Here’s my common story:
When my child has made a poor choice, I mentally pinch myself and realize that I would better serve my child and my communication with NOT reacting emotionally to my child’s poor choices. So I start to TALK to my child. Very reasonably, I think. I don’t know about you, but I’m very good at TALKING.
I tell my child the reasons for not doing and for doing. I share illuminating stories to help my child understand. I give a lengthy list of my own issues and how they relate to my child’s current poor choice. I can go on and on about my own problems in making poor choices during my childhood. I totally devout myself to my child. I don’t lecture, I just TALK. I so want my child to UNDERSTAND the importance of good choices.
At the end of all of my TALKING, when I have finally run out of breath, time, something to say, I invariably ask, “Do you understand?”
My very smart child answers dutifully, “Yes.”
I smile, pat my child on the back, feel totally relived and life resumes. Whew. Parenting is NOT easy, but it has its rewards. Life is good, but I am so tired. Well, not to complain.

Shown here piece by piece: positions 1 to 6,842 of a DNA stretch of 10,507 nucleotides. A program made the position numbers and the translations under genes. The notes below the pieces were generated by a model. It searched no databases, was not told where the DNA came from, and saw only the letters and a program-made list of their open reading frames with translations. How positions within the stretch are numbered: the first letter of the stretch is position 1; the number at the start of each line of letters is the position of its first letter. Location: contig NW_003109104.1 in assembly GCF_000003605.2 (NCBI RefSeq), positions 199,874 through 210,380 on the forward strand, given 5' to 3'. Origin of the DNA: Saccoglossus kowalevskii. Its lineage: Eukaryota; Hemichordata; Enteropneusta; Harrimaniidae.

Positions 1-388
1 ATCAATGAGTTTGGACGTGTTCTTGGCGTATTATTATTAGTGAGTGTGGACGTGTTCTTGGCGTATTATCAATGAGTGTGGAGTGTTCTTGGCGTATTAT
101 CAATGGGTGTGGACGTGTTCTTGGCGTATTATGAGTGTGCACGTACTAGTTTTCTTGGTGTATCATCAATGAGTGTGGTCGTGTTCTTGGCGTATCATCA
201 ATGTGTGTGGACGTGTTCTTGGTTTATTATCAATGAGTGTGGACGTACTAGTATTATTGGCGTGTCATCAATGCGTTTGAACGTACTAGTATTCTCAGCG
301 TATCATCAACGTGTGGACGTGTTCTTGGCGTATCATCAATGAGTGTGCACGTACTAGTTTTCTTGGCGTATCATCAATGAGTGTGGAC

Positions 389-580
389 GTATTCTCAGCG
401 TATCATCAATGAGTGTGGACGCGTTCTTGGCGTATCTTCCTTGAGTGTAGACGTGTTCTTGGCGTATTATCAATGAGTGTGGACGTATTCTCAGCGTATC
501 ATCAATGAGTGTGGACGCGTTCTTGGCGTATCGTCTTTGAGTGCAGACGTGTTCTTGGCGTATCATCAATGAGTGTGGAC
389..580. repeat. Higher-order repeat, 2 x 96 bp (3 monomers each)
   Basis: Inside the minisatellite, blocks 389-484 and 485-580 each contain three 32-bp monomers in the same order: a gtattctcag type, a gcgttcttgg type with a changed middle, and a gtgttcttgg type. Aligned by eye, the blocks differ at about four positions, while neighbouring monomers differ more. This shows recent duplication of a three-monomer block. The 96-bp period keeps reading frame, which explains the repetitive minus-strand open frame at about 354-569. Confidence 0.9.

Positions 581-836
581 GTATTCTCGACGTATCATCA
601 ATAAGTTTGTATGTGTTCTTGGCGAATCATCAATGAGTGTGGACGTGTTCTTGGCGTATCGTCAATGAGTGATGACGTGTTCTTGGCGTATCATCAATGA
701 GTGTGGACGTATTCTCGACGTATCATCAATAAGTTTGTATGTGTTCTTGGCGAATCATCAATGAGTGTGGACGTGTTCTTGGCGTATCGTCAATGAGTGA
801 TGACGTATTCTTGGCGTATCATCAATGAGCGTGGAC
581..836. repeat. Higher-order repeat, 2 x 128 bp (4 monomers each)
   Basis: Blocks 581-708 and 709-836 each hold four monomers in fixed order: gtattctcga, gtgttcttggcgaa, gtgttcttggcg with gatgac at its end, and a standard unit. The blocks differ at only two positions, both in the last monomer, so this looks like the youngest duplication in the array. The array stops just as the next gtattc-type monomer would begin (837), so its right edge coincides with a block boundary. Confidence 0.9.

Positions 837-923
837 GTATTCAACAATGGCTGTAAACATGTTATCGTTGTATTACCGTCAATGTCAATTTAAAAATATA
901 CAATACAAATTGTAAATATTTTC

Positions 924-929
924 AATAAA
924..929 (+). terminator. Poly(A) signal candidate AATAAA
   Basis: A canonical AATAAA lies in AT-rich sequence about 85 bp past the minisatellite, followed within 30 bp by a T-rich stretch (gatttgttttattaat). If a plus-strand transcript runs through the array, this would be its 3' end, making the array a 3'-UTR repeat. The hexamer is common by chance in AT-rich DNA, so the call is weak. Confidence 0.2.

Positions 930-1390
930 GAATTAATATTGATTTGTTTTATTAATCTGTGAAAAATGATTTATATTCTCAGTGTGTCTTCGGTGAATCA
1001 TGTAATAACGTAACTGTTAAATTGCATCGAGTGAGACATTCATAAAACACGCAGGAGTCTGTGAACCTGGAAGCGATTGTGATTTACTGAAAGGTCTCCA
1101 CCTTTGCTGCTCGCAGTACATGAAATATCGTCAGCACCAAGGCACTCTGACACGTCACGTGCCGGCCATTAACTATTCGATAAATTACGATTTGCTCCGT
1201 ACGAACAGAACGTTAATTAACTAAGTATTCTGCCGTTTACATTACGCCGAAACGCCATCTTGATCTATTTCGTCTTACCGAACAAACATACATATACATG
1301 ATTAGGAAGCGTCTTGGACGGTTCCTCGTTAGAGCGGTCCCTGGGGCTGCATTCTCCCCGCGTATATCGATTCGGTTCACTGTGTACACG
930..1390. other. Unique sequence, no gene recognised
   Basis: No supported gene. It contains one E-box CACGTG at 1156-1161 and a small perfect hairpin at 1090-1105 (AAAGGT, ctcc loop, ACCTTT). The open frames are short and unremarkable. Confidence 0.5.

As time and poor choices continue, I begin to realize that not only does my child continue with poor choices, but she has inopportune times to make those poor choices: (I’m on the phone, company is coming, I have to leave for work, the baby is crying, the computer just went black.) Why do I have to de-focus from my task and re-focus on my poorly behaving child? I try to keep my patience, but somehow my wonderfully smart kid just is not getting what I’ve been TALKING about.
I’m tired. My child seems full of energy. I’m out of ideas and patience. My child seems to think this is all a game. It’s not a game, but she is definitely winning. Why else would I feel so powerless?
Maybe all I need to do is have one more TALK with my child, you know, explain it again so she will understand. She’s smart, she’ll “get it” as soon as I’m able to really find a way to TALK about it so it’s in her developmental ball park.
Stay tuned . . .